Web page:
We were still a long way from getting it out of the ground. A conventional exploration programme would have cost $150 million, with at best a one-in-four chance of success. Instead of pursuing this funding from institutional investors, we decided to reduce our costs and get crowdfunded. This would allow us to maintain controlling stakes in the company and use innovative, non-industry standard exploration techniques.
We have spent the last few years developing an integrated surface exploration algorithm to analyse seventeen layers of data gathered from satellite, light aircraft and ground surveys. Many of the individual data gathering techniques have been back-tested on thousands of proven wells around the world. Integrating these layers of data triples the overall probability of drilling success at one tenth of the cost of industry standard methods.
Applying the algorithm to the areas that the local community alerted us to indicated thirty-two potential oil and gas fields, with potentially billions of barrels of oil. Indeed, the water well containing methane sits in the middle of a potential giant oil field half the size of London. On the strength of these findings we applied for, and were awarded, a concession area bigger than Wales on the most advantageous terms industry experts had seen in 40 years.
Our unique surface exploration method triples the probability of success at a tenth of the cost of traditional techniques, while the Enterprise Investment Scheme transfers the majority of risk to the British tax man for UK personal tax payers.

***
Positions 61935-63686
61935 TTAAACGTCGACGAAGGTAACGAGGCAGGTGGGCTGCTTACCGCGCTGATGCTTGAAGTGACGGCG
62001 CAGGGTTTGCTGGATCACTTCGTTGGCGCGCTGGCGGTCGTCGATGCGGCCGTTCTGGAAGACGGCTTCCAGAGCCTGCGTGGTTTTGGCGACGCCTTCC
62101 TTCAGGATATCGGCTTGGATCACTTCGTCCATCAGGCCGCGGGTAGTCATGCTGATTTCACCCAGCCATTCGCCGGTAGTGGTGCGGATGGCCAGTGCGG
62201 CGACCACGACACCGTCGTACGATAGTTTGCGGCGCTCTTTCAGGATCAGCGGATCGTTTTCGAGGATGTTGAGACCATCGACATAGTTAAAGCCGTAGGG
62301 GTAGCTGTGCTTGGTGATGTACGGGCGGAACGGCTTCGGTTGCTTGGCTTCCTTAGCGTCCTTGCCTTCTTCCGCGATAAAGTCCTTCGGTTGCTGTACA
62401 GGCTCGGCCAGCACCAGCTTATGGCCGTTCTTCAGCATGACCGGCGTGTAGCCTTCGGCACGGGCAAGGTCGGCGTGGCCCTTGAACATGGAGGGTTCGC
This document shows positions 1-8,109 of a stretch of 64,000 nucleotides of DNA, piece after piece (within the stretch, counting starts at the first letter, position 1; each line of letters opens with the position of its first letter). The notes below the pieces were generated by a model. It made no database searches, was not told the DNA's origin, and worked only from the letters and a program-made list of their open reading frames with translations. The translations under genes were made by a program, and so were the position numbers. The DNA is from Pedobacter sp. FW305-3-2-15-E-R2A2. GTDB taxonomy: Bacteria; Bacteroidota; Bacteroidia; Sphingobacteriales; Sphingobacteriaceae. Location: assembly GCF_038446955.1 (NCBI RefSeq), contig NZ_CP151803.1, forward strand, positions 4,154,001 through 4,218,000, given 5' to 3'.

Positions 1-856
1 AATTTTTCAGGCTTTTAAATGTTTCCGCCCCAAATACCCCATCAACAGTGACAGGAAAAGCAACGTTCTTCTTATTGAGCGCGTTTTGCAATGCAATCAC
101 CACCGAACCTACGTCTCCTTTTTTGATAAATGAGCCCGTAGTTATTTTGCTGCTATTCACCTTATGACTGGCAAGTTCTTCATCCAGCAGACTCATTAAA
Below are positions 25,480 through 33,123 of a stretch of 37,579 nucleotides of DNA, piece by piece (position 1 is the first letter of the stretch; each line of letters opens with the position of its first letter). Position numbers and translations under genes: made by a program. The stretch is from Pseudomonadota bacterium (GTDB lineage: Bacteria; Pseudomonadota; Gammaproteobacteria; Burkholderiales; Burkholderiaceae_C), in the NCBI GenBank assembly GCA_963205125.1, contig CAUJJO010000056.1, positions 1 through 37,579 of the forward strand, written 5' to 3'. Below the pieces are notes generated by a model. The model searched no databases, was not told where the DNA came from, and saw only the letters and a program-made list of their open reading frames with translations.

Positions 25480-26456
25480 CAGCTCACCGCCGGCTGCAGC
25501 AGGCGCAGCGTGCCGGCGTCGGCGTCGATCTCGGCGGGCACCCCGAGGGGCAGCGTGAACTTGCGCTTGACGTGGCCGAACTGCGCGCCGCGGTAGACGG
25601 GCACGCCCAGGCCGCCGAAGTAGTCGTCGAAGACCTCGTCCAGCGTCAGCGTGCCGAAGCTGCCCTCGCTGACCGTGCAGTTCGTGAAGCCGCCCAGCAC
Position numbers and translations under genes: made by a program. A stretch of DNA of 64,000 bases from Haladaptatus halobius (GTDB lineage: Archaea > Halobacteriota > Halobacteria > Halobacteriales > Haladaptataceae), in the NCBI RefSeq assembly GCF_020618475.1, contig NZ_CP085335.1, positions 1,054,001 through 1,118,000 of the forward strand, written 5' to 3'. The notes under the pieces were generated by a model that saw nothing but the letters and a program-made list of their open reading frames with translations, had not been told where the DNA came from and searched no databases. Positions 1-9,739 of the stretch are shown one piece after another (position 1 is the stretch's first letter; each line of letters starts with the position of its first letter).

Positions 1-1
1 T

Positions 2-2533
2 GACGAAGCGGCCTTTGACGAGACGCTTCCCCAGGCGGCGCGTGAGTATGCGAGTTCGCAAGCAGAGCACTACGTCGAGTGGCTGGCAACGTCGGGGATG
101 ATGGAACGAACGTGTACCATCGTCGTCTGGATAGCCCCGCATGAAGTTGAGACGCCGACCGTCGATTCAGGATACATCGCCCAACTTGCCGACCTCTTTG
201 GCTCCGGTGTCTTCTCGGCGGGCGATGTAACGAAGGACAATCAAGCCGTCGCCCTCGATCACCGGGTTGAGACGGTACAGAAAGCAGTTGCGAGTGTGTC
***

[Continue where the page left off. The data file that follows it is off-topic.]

Since starting our crowdfunding campaign, we have been humbled by the overwhelming response of almost three hundred EIS investors who have supported us – a list that even includes my own mother. Along with the £0.5 million of consulting revenues, grants and the £1 million invested by Brendon and myself, our crowdfunders have invested over £2 million since 2013, enabling us to raise £3.5 million – not bad for a project that industry experts told us would be unfundable.
This investment has been used to gather nine of our 17 layers of data, which have so far indicated 32 potential oil fields with a net un-risked prospective resource of 1.5bn barrels of oil equivalent. This is 25 times what Namibia requires to be electricity self-sufficient, opening the potential for exporting Kalahari oil and gas to Namibia’s neighbours.
25 years later … reunited with my university roommate whose lack of electricity when growing up inspired me to start off ANE
We have raised about 85% of our targeted £3 million to complete our pre-drilling exploration. Next we plan to raise another £7.5 million to enable us to start drilling. The first few wells will be progressively deeper; with the aim of acquiring rock cores and a concrete understanding of rock formations in the locations we want to make our final drill for oil.
Discovering hydrocarbons will provide electricity access for all Namibians and a repeatable template for sub-Saharan Africa, so that the 600 million people in Given’s position will be able to study at night for the first time.
We really appreciate you taking the time to get to know about our project and hope you enjoy reading it as much as we have enjoyed the journey that has got us to this point.
Stephen Larkin, CEO, Africa New Energies – 30 May 2016